Or you can go with your initial idea, of hashing the session token and using that value as the anti-CSRF token! This is actually a great idea, one I wish I saw more often. It's as stateless as your session token. It's as secure as your session token (which had better be "very"). It inherently solves a problem I've seen in home-rolled anti-CSRF code, where the CSRF tokens are generated and checked securely but nobody remembered to tie them to a session, so I can log in, see my CSRF token, and use it to CSRF you even though you're supposed to have a different one. The meaningful requirement of anti-CSRF tokens isn't actually that they be "random", it's that they be "unpredictable", which is less strict. Since the exact same constraint applies to session tokens (e.g. a JWT is not at all random, but it does contain a very unpredictable signature), it's perfectly reasonable to use the session token as a source for the anti-CSRF token. Leaving the session token as HttpOnly and hashing it to get the anti-CSRF token means no risk of somebody stealing the session token through XSS (though of course, remote-controlling the site using script injected via XSS will still work; stealing the session token itself is less relevant than some people think).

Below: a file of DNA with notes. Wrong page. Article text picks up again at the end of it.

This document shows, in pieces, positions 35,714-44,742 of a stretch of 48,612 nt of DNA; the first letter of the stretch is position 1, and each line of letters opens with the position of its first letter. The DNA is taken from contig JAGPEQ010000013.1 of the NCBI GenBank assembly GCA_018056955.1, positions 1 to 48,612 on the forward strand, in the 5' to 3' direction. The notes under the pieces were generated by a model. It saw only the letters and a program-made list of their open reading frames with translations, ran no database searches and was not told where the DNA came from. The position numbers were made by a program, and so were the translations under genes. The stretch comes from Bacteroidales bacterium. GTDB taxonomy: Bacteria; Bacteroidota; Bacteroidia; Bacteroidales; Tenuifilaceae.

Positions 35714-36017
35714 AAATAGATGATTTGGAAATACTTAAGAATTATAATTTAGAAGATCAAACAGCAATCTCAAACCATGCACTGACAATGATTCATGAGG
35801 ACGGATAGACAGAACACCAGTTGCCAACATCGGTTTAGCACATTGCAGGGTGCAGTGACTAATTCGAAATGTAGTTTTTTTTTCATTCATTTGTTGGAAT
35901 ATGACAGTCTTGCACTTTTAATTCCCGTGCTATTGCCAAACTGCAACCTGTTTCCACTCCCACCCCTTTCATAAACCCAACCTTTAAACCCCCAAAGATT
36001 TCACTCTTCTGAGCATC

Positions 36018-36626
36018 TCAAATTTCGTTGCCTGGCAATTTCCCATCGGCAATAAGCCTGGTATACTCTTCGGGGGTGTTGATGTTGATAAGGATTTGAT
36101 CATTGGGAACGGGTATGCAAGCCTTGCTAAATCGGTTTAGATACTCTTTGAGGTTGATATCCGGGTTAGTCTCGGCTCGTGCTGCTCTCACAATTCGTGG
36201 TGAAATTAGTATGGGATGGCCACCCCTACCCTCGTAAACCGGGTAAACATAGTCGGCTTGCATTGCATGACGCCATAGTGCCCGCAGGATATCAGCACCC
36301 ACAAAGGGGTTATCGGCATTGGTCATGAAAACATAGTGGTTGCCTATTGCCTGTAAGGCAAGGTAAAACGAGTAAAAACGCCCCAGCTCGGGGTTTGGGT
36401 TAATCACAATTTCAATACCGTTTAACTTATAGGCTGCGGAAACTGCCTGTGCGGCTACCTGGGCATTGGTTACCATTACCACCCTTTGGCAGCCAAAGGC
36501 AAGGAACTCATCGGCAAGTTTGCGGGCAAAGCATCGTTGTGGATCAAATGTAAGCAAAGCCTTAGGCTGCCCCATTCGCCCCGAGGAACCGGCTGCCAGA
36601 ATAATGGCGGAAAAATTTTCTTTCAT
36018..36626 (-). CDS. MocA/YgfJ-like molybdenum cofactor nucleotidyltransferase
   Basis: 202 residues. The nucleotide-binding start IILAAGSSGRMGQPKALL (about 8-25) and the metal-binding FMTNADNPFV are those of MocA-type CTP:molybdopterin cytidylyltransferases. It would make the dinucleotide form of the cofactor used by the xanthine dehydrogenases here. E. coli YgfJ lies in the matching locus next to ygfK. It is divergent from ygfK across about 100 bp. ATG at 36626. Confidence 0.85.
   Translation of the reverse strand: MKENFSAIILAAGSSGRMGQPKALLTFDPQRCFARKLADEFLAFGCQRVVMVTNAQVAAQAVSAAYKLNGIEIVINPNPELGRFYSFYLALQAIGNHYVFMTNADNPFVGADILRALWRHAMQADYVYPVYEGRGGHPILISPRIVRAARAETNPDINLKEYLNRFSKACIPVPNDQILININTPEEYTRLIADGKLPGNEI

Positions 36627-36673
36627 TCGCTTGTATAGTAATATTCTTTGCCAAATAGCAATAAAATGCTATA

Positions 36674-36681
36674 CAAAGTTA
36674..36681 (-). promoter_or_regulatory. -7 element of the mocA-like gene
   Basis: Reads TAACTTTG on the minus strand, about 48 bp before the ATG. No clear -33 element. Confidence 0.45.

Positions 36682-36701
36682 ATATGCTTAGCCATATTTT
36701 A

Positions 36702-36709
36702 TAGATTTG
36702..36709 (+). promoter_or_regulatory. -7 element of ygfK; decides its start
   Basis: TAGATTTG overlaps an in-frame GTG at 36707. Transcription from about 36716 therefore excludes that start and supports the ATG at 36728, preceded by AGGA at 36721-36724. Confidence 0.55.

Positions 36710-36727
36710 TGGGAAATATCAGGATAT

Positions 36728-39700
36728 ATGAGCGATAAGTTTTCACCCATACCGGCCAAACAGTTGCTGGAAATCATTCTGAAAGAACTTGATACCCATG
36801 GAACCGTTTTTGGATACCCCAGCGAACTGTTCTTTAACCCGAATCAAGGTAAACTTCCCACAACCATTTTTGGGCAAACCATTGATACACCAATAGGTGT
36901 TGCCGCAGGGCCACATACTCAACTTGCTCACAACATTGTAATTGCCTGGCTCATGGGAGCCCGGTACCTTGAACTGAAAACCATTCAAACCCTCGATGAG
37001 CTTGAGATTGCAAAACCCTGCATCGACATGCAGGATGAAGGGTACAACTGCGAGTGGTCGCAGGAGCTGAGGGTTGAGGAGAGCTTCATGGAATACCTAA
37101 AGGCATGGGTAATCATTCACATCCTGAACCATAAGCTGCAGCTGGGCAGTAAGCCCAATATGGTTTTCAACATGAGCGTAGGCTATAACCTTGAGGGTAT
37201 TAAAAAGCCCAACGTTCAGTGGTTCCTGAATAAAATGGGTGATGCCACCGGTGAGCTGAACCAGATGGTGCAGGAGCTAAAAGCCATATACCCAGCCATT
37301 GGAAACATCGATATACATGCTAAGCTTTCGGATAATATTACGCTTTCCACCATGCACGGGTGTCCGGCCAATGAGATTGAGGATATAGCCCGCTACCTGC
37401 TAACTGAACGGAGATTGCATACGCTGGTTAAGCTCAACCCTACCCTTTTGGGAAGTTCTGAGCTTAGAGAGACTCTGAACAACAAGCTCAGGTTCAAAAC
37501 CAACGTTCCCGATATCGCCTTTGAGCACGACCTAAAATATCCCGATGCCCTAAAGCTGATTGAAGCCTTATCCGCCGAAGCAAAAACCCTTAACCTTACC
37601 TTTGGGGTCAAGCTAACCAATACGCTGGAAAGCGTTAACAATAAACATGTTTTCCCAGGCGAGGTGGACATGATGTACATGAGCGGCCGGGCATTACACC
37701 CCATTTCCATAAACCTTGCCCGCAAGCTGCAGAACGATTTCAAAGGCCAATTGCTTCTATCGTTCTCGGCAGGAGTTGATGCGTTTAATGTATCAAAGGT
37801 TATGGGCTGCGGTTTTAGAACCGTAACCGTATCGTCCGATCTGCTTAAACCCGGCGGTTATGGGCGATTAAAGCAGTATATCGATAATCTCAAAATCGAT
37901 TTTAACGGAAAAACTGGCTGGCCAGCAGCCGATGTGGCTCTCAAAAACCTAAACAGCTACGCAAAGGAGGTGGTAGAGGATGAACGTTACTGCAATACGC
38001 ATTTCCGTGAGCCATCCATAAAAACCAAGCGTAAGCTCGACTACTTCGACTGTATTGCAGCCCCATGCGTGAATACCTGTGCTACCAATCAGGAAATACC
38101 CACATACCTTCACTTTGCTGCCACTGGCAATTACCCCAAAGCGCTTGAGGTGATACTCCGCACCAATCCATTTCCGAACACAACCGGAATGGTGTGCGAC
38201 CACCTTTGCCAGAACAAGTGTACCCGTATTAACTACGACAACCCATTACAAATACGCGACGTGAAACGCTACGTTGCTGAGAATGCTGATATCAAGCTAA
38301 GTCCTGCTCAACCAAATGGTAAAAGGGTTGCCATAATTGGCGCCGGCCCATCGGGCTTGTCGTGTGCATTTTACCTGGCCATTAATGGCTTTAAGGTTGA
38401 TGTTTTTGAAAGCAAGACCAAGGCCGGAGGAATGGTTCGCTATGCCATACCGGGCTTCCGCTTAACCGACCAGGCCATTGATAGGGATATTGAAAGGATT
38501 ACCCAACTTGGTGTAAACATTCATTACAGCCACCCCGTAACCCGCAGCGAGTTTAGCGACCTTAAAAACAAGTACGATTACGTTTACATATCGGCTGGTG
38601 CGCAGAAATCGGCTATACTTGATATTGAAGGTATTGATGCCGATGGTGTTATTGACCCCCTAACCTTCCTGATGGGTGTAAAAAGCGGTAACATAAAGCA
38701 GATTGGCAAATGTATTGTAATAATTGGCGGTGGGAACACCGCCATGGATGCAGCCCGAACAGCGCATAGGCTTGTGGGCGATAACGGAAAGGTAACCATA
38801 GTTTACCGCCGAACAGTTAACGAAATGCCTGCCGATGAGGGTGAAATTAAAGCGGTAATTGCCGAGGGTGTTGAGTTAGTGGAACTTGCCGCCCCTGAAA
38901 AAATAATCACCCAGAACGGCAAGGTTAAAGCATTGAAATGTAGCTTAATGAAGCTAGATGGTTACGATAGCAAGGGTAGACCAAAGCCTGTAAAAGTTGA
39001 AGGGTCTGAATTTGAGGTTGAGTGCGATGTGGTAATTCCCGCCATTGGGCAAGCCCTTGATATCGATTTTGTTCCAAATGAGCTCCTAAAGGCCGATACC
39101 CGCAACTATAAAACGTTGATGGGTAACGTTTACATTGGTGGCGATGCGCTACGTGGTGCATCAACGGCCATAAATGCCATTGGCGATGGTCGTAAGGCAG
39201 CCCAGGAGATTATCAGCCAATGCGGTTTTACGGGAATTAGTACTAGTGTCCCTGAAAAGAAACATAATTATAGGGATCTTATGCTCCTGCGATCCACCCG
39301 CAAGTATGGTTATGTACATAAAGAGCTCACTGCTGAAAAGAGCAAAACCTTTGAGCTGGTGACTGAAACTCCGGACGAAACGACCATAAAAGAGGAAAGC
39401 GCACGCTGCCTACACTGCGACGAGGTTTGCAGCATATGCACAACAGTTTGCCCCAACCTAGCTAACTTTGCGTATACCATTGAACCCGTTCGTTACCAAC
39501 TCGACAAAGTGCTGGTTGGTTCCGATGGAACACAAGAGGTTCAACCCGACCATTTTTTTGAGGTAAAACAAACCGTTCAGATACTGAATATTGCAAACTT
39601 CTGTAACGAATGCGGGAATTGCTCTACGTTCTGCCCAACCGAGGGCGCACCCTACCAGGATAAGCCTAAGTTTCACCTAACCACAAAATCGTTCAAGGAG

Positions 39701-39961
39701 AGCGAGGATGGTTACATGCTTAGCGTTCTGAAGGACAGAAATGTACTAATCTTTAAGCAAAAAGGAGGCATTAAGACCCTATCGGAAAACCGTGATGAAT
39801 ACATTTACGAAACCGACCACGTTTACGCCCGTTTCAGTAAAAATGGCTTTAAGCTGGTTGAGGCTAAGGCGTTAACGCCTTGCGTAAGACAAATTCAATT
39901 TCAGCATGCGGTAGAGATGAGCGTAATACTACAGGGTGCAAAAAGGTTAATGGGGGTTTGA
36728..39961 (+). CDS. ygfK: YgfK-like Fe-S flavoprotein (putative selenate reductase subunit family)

If you're still concerned about randomness, you can easily solve this by using a (random) salt and concatenating the (unhashed, plain-text) salt with the hash digest rather than using the digest alone... but I'd love to hear any argument for any attack this actually protects against.

Obviously, if you use the "hash of the session token" approach and your session token is still HttpOnly, you do need to generate the anti-CSRF token server-side. Fortunately, that's really simple to do. The server won't even need to re-compute it except when actually checking the value; the value could be computed once and stored client-side (in local / session storage), then get dynamically injected into any HTML form or similar request where the protection is needed.

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  • In the double-submit cookie approach, are you aware of any advantages to them being cryptographically related rather than simply equal to one another? Mar 21 at 19:26